IT Architect rounds up the state of mesh networking: Six vendors are in the space, Andy Dornan writes: BelAir, Cisco, Firetide, Motorola (mesh division), Tropos, and Strix. He divides them into four categories: metro-area (Tropos and BelAir), indoor with newer outdoor options (Firetide and Strix), proprietary client (Motorola), and central management (Cisco).
Dornan also divides up the companies by how many radios they use. With one radio, such as in Tropos's nodes, the number of hops to backhaul is limited, but it does keep per-unit costs lower. More radios means fewer locations for backhaul, as with units offered by Strix or Motorola. (Motorola's Canopy division, of course, specializes in backhaul, and EarthLink's municipal network design will use clusters of Tropos nodes in mesh formation backhauled via Canopy transceivers to aggregate backhaul to central points.)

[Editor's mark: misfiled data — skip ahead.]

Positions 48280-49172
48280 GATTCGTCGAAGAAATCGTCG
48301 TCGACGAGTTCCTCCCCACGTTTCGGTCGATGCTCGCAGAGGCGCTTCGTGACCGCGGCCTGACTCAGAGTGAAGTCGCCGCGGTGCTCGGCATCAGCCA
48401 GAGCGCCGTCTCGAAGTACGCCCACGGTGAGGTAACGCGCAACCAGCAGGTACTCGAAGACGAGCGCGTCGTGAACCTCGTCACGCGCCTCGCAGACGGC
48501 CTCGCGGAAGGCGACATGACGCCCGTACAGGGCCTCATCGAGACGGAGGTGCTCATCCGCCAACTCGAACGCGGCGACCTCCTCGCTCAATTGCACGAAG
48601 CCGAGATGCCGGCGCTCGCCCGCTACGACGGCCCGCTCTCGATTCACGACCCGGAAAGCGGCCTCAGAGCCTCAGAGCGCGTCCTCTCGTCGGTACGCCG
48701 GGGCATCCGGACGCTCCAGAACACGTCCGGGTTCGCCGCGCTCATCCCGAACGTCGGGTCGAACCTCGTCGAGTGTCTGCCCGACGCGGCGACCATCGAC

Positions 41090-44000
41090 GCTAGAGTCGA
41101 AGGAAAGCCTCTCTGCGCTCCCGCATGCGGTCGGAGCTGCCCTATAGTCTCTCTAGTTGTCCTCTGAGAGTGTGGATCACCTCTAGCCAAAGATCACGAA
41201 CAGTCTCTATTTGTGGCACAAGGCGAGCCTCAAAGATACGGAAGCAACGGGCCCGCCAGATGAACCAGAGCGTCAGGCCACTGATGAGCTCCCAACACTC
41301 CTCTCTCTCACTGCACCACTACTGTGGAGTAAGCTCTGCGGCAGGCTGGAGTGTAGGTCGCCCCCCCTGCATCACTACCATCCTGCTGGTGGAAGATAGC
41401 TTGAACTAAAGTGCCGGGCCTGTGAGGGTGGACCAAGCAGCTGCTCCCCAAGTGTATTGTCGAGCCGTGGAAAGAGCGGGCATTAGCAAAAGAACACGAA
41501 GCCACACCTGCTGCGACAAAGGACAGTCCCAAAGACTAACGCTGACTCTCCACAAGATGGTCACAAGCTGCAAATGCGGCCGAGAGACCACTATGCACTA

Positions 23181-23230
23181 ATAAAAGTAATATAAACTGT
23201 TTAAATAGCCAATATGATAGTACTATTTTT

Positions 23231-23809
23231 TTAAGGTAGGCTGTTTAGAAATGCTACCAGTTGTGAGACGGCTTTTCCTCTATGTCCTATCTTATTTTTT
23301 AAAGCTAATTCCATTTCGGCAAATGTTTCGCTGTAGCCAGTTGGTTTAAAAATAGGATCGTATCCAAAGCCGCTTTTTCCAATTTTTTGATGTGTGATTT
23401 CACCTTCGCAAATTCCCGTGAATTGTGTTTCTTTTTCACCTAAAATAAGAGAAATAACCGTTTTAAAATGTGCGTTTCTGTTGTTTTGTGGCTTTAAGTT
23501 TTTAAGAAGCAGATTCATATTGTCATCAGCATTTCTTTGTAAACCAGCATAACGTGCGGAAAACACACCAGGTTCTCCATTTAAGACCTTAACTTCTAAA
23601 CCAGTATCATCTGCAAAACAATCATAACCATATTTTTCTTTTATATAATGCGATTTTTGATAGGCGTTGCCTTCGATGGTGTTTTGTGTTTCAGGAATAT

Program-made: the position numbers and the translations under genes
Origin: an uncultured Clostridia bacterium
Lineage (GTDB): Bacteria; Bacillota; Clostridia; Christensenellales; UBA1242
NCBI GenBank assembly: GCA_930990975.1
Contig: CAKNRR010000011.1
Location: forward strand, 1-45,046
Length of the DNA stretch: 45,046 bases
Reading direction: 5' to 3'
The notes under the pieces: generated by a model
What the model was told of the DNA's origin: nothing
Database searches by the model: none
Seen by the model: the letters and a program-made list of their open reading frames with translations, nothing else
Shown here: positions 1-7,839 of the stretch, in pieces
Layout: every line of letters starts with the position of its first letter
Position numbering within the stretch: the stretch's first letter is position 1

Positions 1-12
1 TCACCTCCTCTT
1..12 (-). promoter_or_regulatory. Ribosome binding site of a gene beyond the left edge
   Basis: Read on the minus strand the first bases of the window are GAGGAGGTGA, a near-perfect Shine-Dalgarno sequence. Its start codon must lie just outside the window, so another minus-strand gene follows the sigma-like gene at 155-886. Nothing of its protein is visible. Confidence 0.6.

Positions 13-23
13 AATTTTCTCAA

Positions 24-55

The lack of a standard means no interoperability, but 802.11s is underway at the IEEE and may result in indoor interoperability. It's possible 802.11s will help just at the CPE (customer premises equipment) level rather than intranodally, too.